Using everything you have learned about users, walk in the shoes of each persona by noting the steps a user might take to complete key tasks. Don’t spend time thinking about the UI here. Simply map the steps. Once you have a basic journey identified, review it and see what’s missing or what is unnecessary. One way to refine your user journey is to create an emotions map in parallel with your user journey. Put yourself in the shoes of the user and imagine how the user would feel at each step. You can use happy, indifferent and sad face emoticons for representation. Try and increase the number of happy faces and reduce sad faces to as few as possible as you iterate on your user journey.
Step 3 – analyse the value chain
Once you have identified the type of data the user might want to see on their screen, ask yourself, “why?” or the ways in which the information will assist the user. Determine the value it creates and then work backward to determine how the user interacts with other users or individuals in their organization. An analysis of the value chain offers ways to create value for users along the value chain and uncovers important clues about relationships between user capabilities and intentions.
Step 4 – create quick prototypes
Transform abstract ideas into tangible artifacts. This will help you test your assumptions and share your ideas and gather feedback from stakeholders and potential users. Rapid prototyping techniques include storyboarding, user scenarios and experience journeys. The cost of a simple 2D prototype can be as low as a pen and some paper. Go back to your user personas to experiment with different data visualization models and experience journeys.
Step 5 – validate ideas
Select your best prototypes and take them to the field to validate with users. Allow users to play with the prototypes. Don’t defend them. Let others, not the creators, validate them. Determine which assumptions you’ve made are the most critical and identify the data that allows you to conclusively determine the correct use cases. It’s okay if your concepts are incomplete. Try and discover how users would fill the gaps and uncover hidden opportunities. If you have multiple prototypes, test which ones users are most drawn to.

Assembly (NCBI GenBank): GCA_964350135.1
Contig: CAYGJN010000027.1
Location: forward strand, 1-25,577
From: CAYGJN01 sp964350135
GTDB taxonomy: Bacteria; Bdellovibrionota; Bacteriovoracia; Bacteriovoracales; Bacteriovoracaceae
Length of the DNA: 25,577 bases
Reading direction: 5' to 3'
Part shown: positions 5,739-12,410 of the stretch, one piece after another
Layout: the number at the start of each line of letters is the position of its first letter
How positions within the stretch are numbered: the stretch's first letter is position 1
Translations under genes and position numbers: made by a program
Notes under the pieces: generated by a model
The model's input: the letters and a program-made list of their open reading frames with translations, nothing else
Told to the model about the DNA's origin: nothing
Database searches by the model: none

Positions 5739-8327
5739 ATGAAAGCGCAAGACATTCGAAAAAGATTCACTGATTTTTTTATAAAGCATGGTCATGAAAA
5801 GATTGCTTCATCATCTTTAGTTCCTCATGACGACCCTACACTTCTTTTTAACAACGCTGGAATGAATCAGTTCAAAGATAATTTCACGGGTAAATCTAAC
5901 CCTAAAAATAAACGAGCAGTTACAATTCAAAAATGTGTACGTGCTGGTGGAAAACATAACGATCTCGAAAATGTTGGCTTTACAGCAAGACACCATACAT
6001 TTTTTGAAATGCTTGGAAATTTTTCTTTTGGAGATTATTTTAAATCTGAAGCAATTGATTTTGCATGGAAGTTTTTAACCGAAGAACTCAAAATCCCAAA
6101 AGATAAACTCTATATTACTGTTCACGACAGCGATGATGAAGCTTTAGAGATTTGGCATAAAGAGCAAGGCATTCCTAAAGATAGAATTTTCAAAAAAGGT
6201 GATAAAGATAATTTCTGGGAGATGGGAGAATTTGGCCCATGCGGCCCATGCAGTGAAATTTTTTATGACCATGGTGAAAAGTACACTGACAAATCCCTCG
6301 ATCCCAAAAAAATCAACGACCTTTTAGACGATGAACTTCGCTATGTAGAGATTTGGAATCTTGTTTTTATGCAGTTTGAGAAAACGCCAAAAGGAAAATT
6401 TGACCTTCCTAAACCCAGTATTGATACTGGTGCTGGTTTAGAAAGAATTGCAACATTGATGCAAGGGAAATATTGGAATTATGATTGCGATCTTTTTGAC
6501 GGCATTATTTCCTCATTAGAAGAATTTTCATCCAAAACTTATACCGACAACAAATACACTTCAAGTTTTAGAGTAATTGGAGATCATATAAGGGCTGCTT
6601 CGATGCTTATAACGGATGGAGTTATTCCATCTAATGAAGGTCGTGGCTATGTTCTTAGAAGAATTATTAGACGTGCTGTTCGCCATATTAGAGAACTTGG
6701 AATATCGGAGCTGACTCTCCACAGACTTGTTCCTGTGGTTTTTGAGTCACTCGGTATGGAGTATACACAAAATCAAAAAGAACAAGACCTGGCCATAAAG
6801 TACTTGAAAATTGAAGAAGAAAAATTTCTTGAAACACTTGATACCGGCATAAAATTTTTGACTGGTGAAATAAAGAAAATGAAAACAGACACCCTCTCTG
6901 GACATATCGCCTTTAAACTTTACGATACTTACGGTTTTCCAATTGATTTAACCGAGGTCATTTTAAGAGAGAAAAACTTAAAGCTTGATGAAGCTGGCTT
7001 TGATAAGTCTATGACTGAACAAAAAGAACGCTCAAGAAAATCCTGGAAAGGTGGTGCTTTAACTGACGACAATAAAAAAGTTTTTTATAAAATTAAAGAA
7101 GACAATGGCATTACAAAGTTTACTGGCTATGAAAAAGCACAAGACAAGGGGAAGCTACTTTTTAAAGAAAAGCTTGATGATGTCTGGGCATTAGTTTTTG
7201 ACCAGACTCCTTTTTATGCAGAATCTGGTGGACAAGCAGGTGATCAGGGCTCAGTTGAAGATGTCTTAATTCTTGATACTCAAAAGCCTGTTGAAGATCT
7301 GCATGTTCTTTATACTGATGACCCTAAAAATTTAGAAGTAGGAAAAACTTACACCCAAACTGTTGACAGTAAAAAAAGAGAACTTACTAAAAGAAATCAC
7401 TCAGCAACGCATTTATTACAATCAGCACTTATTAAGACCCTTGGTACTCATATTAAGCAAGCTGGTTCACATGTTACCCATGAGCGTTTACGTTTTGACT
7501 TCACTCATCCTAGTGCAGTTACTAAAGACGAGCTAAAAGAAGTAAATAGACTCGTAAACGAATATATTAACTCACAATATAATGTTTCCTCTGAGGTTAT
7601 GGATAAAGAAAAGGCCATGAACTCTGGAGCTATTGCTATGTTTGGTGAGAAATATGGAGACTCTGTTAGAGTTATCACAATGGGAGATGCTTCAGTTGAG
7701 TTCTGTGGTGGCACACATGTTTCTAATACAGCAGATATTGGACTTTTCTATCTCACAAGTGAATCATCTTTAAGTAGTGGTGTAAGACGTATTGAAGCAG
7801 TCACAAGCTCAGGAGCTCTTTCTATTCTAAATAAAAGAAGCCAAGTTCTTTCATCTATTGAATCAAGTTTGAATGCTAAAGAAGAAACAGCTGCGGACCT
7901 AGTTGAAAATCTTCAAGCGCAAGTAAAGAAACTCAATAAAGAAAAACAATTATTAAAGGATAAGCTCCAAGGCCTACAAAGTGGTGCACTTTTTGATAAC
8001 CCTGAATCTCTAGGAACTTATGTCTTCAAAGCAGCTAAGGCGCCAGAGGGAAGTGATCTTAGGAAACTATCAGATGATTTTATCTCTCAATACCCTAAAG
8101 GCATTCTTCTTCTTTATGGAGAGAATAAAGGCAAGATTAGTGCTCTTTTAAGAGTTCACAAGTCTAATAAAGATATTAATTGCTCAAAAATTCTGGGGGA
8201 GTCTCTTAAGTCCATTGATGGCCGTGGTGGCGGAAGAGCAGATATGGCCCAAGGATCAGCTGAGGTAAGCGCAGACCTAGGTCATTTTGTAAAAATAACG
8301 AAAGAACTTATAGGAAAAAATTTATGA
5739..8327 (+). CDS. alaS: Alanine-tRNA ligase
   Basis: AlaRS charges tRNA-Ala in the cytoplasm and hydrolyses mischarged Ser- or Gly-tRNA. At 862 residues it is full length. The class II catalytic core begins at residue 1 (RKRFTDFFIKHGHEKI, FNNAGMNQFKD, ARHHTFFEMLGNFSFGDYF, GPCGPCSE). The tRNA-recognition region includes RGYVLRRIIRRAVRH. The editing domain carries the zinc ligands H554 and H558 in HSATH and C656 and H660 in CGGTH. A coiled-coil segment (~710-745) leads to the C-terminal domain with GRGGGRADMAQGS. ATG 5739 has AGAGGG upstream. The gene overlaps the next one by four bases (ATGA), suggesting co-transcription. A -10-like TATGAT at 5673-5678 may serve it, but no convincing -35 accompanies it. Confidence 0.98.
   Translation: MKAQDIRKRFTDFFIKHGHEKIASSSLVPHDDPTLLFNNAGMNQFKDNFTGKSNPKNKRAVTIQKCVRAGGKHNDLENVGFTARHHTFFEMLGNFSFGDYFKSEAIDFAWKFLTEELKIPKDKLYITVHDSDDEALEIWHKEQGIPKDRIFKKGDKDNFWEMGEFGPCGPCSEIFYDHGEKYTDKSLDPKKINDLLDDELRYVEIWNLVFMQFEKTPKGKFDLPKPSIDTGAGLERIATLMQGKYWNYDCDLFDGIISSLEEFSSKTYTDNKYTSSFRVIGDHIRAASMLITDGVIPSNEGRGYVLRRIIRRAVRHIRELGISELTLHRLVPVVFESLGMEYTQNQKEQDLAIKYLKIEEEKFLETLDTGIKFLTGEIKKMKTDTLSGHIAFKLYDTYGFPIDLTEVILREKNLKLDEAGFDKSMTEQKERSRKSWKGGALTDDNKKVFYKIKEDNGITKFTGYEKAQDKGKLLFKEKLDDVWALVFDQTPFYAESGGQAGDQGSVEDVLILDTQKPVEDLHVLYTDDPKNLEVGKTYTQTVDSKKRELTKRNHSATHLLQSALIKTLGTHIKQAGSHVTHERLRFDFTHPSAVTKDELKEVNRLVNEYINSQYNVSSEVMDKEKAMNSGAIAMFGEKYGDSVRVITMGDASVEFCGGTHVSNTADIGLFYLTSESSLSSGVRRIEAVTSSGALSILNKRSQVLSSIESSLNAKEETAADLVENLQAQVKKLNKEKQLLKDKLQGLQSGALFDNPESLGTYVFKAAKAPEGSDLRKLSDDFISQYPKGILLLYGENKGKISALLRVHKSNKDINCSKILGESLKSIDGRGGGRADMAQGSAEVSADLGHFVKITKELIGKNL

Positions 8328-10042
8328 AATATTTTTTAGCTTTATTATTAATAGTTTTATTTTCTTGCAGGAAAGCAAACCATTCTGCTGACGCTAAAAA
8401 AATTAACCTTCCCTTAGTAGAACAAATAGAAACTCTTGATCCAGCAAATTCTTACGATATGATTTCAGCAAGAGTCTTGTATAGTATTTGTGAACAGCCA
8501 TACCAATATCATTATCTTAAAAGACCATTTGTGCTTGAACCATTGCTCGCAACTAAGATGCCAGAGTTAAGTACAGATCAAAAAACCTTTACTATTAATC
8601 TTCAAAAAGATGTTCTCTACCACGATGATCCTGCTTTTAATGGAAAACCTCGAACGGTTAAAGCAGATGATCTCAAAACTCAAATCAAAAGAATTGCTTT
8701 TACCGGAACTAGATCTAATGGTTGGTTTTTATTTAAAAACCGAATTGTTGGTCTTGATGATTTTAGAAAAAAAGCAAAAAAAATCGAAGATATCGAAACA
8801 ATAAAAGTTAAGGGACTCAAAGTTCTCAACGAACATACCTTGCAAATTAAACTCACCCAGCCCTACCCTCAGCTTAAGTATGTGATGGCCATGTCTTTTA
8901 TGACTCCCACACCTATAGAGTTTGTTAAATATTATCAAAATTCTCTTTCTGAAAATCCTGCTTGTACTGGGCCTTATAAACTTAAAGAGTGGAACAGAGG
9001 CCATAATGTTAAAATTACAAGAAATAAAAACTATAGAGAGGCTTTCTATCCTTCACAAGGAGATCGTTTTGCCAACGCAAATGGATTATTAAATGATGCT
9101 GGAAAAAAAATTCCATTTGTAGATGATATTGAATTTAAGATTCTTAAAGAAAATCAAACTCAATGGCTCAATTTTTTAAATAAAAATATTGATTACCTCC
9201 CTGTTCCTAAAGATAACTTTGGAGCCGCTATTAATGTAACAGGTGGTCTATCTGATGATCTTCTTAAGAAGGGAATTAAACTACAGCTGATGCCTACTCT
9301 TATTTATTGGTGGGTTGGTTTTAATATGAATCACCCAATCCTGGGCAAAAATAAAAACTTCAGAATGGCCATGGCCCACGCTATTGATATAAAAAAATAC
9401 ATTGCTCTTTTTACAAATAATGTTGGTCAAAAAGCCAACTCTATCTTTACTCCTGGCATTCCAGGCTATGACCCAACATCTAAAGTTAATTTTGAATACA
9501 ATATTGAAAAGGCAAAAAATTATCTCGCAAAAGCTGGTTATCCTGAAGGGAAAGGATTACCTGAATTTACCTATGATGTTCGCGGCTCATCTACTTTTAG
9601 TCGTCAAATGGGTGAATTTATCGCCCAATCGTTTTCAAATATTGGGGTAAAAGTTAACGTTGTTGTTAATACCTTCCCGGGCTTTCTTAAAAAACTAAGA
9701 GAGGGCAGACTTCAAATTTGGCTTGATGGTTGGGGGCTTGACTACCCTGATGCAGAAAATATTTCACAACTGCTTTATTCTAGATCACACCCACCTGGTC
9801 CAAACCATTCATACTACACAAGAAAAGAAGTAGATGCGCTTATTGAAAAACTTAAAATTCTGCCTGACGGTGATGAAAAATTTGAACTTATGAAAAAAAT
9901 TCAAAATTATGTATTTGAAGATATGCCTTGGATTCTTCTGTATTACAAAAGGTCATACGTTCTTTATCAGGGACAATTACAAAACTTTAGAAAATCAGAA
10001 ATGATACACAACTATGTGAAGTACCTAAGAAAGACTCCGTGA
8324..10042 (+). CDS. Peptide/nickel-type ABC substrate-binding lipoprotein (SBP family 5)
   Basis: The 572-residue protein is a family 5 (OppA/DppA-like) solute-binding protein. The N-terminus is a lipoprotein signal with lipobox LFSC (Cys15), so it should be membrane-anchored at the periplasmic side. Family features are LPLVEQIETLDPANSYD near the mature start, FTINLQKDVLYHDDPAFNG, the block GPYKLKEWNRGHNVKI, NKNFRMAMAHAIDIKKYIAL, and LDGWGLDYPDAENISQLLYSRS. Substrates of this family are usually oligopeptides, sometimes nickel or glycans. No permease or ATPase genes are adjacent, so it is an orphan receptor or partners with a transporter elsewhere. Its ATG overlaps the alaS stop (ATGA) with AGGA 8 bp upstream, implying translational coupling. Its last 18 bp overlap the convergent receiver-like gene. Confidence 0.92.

Step 6 – design and test
Get started on high-fidelity designs for your data visualization experience. Apply everything you have learned to offer a data experience that will enable users to make better, faster decisions and wherever a vast supply of data is available, customize it or allow AI to continuously adapt it to their needs. If you work within an Agile team, break down a large epic into small design and development cycles that will give you a fantastic opportunity to test live prototypes with customers either in production using A/B testing or in staging. Designers can also use hi-fidelity mockups or prototyping tools to keep development costs low.
Step 7 – build and test again
Performance is critical to any data experience. Our machines have become more powerful but our consumption and production of data have equally mushroomed. Development teams and experience designers make strategic allies making technical and technology decisions that will deliver a robust data experience to users.
We can easily forget that we build solutions for humans to use data to make decisions rather than to admire our cool visualizations. It’s easy to fall into the trap of creating beautiful dashboards and fancy graphs at the cost of the real value data promises to deliver. Take the time to walk in the shoes of your users, understanding the use case, craft an experience and test all assumptions to transform data visualization into a meaningful user experience.